This is true. Most of it has been protected. Here’s a catchup: the store where I have worked for a decade and a half has closed, and I am unemployed.
At first, I was very sad about it, and then I was sort of frantic — feeling at all times as though I had just had 12 cups of coffee. It seemed to me that while it was very unlikely that anyone who would be interviewing me for a job would happen by here and recognize me, it might be best not to make my more unbalanced-sounding posts public.
This occurred to me largely because I, when I applied for work with Client #2, went casually around the internet and read his best friend’s blog and his parents’ political views. He, being a practitioner of The Dark Art himself, might do the same as he considered hiring me, and could easily connect me with this blog.
I am all over the internet, actually. It’s a good thing that my life is an open book. Or at least the part of it that has taken place since the internet began.
So I have applied for about ten jobs so far, all but one of which involve lengthy hiring committee processes. I applied for one which might not be a lengthy hiring process, though it also won’t pay a living wage.
Those two things are connected.
I have also picked up some freelance work doing what I have been doing for the past year. I would most like to continue doing this — writing, research, and plying The Dark Art.
However, I am taking the weekend off. The Resume Wizard told me that I should expect to be out of work for about one month for every $10,000 p.a. I intended to earn. I hope she is wrong. But if she is right, I can’t just suspend life for that length of time. So I did the grocery shopping yesterday and finished planting the garden, met with The Chemist to get some more of the choir room’s music into the database, cleaned house, and spent the evening lolling about reading The Island of the Sequined Love Nun and knitting.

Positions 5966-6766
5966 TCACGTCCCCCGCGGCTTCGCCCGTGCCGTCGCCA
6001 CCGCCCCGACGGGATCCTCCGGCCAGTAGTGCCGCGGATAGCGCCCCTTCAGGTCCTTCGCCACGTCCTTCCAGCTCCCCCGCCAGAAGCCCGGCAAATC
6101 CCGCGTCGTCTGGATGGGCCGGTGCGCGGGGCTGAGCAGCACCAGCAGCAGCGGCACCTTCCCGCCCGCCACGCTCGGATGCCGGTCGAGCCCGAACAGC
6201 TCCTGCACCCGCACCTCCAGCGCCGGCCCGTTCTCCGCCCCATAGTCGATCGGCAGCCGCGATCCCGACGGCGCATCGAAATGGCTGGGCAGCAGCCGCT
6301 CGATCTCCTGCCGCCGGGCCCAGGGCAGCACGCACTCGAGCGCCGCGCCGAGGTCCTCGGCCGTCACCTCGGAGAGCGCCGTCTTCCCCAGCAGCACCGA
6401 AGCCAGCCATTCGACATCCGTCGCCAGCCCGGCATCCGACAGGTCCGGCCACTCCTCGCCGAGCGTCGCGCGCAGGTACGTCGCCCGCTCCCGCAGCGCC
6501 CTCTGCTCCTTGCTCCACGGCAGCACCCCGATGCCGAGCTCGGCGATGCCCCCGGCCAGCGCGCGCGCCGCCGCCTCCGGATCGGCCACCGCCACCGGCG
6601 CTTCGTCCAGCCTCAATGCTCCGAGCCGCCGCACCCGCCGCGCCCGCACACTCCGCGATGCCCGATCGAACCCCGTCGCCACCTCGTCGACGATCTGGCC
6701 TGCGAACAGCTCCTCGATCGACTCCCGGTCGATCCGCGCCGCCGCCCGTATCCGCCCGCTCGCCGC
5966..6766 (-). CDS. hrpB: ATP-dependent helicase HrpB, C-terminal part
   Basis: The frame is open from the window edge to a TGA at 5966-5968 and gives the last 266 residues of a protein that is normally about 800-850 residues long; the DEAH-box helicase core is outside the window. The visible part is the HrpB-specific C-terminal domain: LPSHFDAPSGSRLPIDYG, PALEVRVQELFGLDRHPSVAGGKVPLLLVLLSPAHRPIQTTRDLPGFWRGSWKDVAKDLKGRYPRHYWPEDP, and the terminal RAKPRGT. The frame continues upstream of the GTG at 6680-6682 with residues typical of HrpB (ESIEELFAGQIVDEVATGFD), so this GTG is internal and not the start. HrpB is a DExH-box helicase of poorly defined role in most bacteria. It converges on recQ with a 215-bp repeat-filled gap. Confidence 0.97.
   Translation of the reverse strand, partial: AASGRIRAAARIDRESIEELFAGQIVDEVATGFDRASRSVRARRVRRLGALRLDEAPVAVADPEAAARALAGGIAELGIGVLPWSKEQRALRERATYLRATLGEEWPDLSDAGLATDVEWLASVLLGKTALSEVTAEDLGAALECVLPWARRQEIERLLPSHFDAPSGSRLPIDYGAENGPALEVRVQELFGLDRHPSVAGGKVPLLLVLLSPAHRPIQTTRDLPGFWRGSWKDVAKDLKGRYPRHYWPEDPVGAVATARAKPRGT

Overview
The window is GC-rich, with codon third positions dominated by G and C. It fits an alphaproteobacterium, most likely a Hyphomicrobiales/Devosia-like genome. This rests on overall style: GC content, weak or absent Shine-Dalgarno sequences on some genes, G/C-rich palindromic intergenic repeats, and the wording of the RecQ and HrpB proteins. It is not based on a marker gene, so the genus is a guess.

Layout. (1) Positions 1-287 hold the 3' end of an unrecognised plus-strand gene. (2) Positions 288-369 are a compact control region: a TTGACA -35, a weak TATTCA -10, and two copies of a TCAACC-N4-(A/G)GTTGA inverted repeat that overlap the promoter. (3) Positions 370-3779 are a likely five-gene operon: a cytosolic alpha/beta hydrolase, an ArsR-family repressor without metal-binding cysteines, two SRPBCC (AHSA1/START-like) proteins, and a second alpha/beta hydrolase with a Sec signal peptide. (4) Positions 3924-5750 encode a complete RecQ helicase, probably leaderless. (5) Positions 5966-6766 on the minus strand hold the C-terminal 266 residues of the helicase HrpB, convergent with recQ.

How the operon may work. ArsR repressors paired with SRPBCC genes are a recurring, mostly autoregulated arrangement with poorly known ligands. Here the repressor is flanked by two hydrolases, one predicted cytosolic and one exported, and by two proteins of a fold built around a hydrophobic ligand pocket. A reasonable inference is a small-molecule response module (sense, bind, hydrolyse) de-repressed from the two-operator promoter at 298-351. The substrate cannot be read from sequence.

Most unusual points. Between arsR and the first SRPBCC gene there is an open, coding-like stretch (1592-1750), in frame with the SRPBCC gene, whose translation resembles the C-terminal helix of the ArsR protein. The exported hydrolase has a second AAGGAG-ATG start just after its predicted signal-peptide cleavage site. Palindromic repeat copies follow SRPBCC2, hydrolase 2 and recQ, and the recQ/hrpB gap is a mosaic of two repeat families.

I told my son, as I put away proper groceries for the first time in a couple of weeks, that I was getting out of crisis mode.
He looked up, interested. “Are we out of crisis mode?”
“Well,” I had to admit, “maybe not. But I am going to get out of crisis mode anyway.”
I’m offering you pictures of my irises, which have finally bloomed, with a background of the sad skeletons of my roses, which are infested with caterpillars.
We turned the tomato cages over, since Dweezy tells me that we have always had them upside down. They look funny to me, but I bet he’s right.
And here are the sleeves of Erin. I am beginning to hear that phrase as part of a song. With pipes, you know, and a penny whistle and a tenor with a nice thick brogue.
Actually, this is Alice Starmore’s cardigan “Erin” from The Celtic Collection, except that I completely changed the sleeves. It’s a long story.
Today is church, and business, and more housework, but also I hope more lolling and more playing about in the garden. Maybe a hike. It is beautiful here,